[Ed.: Commenters have noted how hard it can be to get a handle on the current state of ebook sales from the shifting and volatile information available to us. Beginning today, Digital Book World will offer weekly reports from Dan Lubart’s eBook MarketView, which aim to help us see what stories the actual data has to tell. Using a proprietary market analysis tool, Dan pairs publicly available data from multiple ebook retailer bestseller lists with analysis and visual presentation to help publishers identify and understand emerging patterns.]
The publishing industry has been debating the value of ebooks and how ebook prices affect sales for quite some time, but much of this debate is framed using anecdotal evidence from a limited pool of high-profile authors. Looking at actual price points of bestsellers at the largest ebook retailer since the start of 2011, we can glean that very low cost ebooks are gaining market share – but so are the highest priced ebooks.
Over the past five months, the Kindle bestseller list showed a significant shift toward the highest and lowest prices—premium titles (over $10) and super-discounted titles (under $3). As seen in the graph below, this was intensified by Random House’s March 1st move to the agency model and its subsequent re-pricing of titles to $12.99 from $9.99. In theory, the super-discounted titles draw the price-sensitive buyer in high numbers, while the remaining segment (those for whom sub-$3 ebooks are not a consideration) are gravitating to the other end, picking up the premium-priced books without a problem. Not much left for the middle ground, in other words.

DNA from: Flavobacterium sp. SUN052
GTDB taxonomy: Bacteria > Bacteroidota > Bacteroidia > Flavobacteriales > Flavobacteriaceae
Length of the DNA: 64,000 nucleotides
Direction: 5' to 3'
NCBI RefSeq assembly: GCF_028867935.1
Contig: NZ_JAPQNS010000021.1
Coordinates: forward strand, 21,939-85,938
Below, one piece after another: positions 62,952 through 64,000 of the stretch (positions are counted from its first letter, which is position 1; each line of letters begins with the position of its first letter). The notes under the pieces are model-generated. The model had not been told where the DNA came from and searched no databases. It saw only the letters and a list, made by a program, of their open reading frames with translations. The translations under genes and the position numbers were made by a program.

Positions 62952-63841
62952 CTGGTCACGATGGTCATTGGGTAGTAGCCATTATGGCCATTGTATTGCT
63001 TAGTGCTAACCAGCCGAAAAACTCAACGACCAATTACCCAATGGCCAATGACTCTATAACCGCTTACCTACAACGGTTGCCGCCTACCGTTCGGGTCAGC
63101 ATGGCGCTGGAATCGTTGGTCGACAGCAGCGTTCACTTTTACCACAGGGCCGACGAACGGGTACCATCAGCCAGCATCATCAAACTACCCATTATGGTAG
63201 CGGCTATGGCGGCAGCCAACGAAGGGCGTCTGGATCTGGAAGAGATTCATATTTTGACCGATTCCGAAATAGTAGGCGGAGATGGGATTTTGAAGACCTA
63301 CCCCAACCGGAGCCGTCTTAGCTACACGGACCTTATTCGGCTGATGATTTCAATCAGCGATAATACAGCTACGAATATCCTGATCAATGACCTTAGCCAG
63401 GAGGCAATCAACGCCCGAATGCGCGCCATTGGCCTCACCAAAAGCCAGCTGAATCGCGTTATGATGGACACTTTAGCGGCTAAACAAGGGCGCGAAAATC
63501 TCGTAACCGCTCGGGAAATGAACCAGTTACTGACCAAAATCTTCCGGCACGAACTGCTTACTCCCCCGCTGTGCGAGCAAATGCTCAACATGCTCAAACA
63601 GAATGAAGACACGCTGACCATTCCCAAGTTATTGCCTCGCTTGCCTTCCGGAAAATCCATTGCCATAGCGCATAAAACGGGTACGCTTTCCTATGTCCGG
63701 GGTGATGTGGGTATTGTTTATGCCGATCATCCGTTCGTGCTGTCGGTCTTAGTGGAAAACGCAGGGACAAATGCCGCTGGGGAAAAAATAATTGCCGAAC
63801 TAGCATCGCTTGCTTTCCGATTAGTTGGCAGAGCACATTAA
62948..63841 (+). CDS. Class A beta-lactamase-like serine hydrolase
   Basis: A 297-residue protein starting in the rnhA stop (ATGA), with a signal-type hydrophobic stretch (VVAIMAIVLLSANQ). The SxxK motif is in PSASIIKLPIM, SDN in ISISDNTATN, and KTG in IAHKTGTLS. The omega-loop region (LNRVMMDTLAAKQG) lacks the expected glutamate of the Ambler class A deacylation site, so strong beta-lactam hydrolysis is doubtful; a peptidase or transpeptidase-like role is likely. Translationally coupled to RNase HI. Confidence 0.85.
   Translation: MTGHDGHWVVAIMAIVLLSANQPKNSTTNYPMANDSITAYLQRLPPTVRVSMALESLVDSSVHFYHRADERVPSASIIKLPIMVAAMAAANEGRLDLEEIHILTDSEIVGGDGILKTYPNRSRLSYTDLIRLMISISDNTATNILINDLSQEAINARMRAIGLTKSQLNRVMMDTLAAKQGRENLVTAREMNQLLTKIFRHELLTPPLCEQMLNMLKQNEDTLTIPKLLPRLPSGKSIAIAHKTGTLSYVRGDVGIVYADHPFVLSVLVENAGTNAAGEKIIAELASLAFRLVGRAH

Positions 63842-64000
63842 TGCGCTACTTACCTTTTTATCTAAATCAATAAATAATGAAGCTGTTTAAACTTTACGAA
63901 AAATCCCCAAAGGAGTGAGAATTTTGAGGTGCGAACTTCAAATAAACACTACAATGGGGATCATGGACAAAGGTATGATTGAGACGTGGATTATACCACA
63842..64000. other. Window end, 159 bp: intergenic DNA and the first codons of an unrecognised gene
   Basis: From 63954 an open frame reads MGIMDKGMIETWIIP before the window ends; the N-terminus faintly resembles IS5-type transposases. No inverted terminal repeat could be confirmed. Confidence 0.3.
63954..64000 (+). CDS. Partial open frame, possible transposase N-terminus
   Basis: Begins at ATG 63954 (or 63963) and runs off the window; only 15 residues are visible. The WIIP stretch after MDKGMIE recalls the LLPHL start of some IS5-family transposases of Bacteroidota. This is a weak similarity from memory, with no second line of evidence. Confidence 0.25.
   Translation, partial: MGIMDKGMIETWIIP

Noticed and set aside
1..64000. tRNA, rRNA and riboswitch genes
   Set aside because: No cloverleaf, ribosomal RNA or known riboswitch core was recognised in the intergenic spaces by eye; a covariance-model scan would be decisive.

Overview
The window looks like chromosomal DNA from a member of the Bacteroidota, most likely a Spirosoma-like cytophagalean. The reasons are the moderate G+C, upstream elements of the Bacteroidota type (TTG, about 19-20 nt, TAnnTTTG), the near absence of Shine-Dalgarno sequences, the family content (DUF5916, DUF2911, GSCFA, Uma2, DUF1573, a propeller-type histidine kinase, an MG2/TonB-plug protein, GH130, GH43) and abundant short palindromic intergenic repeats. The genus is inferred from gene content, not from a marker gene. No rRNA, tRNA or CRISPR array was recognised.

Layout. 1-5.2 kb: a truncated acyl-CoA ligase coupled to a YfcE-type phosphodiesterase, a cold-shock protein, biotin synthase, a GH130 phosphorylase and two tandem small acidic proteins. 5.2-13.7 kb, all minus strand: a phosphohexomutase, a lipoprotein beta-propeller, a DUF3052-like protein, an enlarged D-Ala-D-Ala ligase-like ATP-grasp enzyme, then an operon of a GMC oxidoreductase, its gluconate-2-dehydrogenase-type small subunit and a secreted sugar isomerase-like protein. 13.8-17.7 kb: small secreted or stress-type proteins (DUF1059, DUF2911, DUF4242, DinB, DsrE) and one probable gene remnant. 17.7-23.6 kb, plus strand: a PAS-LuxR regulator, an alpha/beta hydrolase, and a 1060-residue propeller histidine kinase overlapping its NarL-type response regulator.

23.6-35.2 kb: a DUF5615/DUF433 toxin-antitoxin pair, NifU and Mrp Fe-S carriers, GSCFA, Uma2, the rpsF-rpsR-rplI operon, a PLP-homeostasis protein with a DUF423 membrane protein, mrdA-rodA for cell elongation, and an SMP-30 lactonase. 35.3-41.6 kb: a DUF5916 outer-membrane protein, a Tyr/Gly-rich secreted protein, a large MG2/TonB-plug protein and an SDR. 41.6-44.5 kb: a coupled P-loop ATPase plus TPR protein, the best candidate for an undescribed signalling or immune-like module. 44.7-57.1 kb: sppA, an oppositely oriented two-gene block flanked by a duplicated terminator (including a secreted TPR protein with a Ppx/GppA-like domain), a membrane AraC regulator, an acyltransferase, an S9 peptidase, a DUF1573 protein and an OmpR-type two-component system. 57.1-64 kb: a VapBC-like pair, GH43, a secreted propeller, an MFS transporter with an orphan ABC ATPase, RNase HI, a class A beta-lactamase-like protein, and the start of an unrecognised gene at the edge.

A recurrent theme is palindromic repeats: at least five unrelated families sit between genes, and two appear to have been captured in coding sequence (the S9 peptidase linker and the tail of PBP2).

But this past week has seen a bit of a reversal. Premium titles are still strong, but those super-discounted titles are weakening overall from a late-March peak. The number of titles under $3 on the Kindle Bestseller list is down from a high of more than 40 to around 30 over the past 30 days. This is still up from an observed low of 17 titles on December 26. Some of the movement was into the discount price band ($3 to $7.99), but the big loser continues to be the once-strong value band of $8 to $9.99. The next few weeks may see the high and low price bands battling it out, but there seems to be little place left at the top of the bestseller lists for $9.99 – once considered the gold standard in ebook pricing.
Dan Lubart is the principal at Iobyte Solutions, an IT strategy firm with a specialty in publishing and entertainment media. Iobyte’s eBook MarketView tool enables publishers, authors, agents and others to study the dynamics of the ebook retail marketplace in various ways. Dan blogs at eBook Market View.